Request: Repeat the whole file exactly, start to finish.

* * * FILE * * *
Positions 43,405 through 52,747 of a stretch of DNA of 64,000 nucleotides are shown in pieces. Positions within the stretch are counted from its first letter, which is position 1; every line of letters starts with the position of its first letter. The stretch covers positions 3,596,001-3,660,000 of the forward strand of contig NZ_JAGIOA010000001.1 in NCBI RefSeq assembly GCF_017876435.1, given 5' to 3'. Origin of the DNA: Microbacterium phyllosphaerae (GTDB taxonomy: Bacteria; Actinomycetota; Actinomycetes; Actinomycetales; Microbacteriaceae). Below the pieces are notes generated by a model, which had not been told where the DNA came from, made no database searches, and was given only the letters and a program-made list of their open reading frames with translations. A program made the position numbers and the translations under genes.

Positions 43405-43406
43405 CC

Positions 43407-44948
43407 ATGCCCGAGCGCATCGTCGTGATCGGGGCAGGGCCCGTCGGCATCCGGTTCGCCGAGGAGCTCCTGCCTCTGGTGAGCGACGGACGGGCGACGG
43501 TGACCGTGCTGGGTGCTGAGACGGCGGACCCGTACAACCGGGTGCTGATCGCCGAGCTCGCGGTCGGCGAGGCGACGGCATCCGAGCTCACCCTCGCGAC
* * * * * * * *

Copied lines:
Positions 43,405 through 52,747 of a stretch of DNA of 64,000 nucleotides are shown in pieces. Positions within the stretch are counted from its first letter, which is position 1; every line of letters starts with the position of its first letter. The stretch covers positions 3,596,001-3,660,000 of the forward strand of contig NZ_JAGIOA010000001.1 in NCBI RefSeq assembly GCF_017876435.1, given 5' to 3'. Origin of the DNA: Microbacterium phyllosphaerae (GTDB taxonomy: Bacteria; Actinomycetota; Actinomycetes; Actinomycetales; Microbacteriaceae). Below the pieces are notes generated by a model, which had not been told where the DNA came from, made no database searches, and was given only the letters and a program-made list of their open reading frames with translations. A program made the position numbers and the translations under genes.

Positions 43405-43406
43405 CC

Positions 43407-44948
43407 ATGCCCGAGCGCATCGTCGTGATCGGGGCAGGGCCCGTCGGCATCCGGTTCGCCGAGGAGCTCCTGCCTCTGGTGAGCGACGGACGGGCGACGG
43501 TGACCGTGCTGGGTGCTGAGACGGCGGACCCGTACAACCGGGTGCTGATCGCCGAGCTCGCGGTCGGCGAGGCGACGGCATCCGAGCTCACCCTCGCGAC